Combat, in particular, doesn’t feel tacked on, as was the case with even Lunark’s more distinguished predecessors. Instead, it’s fluid and dynamic thanks to subtle refinements like an overheating bar for your gun, complex defensive patterns from your robotic pursuers, and a brief but potentially life-saving stagger effect each time you successfully land a shot. Numerous opportunities to improvise, such as getting between two enemy droids to have them destroy each other with a well-timed dodge, or shooting a missile back at the sender, add an element of unpredictability.
Almost paradoxically, given the stuttering responsiveness of the movement controls, there’s an all-pervading sense of seamlessness about the game, of every gear in the machine oiled to keep the narrative momentum going. It’s a wise decision in a genre more invested in delivering memorable moments via two-second cutscenes than engaging you in the nitty-gritty of its mechanics. Checkpoints are frequent, even if haphazardly strewn in later levels, and healing flowers abound so you can hop from one lovingly crafted homage to the next (the explosion that destroys Gideon’s lab references Another World’s introduction; a later high-speed chase restages the first few minutes of Flashback) with the minimum of frustration.
Still, with its generous array of locations, all rendered in gorgeous 16-bit style and suffused with the vivid colours of a Saturday morning cartoon, keeps Lunark feeling fresh. The four-to-five hour adventure also takes in an epic battle that channels contemporary fears about AI (while arguing, astutely, that the machines taking over bear the ideological hallmarks of their creators), while the entire experience registers like a hazy, nostalgia-infused reverie.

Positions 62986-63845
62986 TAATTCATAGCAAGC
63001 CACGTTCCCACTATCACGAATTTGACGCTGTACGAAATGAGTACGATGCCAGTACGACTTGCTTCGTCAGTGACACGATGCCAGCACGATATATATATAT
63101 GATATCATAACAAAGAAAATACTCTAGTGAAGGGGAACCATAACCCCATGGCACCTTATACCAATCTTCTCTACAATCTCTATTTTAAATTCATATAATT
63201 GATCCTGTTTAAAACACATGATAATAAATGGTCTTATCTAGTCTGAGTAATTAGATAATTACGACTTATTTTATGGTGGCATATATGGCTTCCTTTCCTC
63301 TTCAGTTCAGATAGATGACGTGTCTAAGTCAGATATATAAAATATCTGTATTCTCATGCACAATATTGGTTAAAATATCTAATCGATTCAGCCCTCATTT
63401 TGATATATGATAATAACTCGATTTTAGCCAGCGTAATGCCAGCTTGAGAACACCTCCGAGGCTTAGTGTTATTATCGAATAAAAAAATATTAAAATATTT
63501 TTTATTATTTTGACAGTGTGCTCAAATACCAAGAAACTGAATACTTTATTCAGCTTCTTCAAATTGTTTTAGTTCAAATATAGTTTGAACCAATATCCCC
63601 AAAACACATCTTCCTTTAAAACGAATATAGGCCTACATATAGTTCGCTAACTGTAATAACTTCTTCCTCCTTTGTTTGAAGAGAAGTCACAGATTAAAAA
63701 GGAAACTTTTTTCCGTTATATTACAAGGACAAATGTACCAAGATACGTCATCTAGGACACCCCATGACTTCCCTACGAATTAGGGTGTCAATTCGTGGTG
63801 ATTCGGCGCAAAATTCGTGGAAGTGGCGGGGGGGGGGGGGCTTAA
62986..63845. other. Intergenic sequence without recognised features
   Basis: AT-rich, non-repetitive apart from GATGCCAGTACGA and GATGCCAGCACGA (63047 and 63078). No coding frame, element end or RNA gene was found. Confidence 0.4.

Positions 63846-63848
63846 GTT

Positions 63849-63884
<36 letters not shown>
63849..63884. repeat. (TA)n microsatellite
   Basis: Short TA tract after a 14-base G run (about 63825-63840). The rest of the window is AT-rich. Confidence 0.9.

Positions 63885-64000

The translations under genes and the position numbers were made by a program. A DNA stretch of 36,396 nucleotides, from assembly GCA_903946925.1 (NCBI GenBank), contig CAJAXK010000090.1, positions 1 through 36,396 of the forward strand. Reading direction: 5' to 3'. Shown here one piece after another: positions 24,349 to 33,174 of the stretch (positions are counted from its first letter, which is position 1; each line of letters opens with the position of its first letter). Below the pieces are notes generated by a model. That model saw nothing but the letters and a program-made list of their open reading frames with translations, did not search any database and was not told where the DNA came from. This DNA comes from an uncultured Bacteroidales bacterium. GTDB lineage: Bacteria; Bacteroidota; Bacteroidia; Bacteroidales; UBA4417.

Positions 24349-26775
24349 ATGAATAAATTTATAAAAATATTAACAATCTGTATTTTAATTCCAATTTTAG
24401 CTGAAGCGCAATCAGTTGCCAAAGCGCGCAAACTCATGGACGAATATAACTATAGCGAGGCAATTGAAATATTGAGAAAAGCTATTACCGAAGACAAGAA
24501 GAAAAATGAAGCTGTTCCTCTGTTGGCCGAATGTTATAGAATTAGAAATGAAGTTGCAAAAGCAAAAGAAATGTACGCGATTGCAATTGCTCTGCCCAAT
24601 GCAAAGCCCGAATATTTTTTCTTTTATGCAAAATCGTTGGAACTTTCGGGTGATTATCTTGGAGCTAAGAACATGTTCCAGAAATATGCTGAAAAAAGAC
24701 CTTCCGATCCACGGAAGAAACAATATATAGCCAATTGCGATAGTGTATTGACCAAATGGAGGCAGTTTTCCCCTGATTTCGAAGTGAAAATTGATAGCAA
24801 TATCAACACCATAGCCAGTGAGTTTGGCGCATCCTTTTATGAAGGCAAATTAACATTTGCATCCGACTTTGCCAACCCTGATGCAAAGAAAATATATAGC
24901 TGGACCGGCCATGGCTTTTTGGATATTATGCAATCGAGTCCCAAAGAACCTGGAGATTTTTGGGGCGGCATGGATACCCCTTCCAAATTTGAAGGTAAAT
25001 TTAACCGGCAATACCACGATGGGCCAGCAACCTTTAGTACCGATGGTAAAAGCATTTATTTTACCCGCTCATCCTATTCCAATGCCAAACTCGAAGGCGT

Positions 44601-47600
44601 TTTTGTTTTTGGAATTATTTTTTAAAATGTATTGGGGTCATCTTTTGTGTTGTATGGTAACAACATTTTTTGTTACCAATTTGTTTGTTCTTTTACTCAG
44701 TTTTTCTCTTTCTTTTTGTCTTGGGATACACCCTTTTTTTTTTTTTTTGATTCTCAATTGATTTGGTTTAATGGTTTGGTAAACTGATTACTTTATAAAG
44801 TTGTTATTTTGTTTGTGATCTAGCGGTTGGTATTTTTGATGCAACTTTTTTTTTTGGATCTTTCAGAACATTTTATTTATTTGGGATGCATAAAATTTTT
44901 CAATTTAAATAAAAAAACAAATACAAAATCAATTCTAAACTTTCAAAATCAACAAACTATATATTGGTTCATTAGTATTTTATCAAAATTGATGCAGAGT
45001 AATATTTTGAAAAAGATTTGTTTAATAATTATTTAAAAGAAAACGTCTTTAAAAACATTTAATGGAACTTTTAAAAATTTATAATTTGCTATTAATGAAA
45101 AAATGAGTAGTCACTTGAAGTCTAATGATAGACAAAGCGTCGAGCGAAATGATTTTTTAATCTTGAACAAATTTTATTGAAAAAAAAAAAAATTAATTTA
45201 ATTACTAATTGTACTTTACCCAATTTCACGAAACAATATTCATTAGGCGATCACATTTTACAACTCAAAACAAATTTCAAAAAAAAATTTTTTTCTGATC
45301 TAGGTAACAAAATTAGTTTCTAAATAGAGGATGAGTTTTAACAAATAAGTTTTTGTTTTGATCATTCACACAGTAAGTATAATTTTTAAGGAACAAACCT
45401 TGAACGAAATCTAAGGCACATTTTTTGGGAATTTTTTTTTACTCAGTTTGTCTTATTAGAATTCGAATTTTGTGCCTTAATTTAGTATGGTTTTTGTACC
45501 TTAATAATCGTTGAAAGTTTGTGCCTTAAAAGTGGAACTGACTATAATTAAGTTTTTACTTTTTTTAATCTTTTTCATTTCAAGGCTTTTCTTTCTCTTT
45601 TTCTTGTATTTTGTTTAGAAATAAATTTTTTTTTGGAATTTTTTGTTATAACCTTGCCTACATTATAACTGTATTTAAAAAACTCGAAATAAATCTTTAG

Vinet’s smart pacing and methodical efforts to counterbalance the genre’s inherent rigidity are largely responsible for that positive impression, but are they enough to revitalise the cinematic platformer in the year 2023? As much as I enjoyed Lunark, I’m still inclined to think not. Our ongoing obsession with Rogue and Metroid is anchored in the rediscovery of their design innovations, the ingenious ways in which they encourage replayability and structure exploration. Titles like Another World, meanwhile, focused on producing visual spectacle for mass audiences – a task since taken over by sprawling open worlds that allow for much greater degree of freedom.
More an agreeable outlier than a trend-setter, then, Lunark is unlikely to kickstart the Flashback-like revolution. Still, it remains both a breezy old-school adventure and a useful reminder that there are other corners of gaming history to mine for inspiration rather than the same handful or endlessly recycled classics.
Defying genre tradition, combat is fast, responsive and exciting – both the close-quarters dances with patrolling droids and the multi-phase boss fights. The array of options at hand, including defensive rolling, an exhaustible shield, and the ability to pit enemies against each other via smart positioning suggest even a significantly longer game might not overstay its welcome.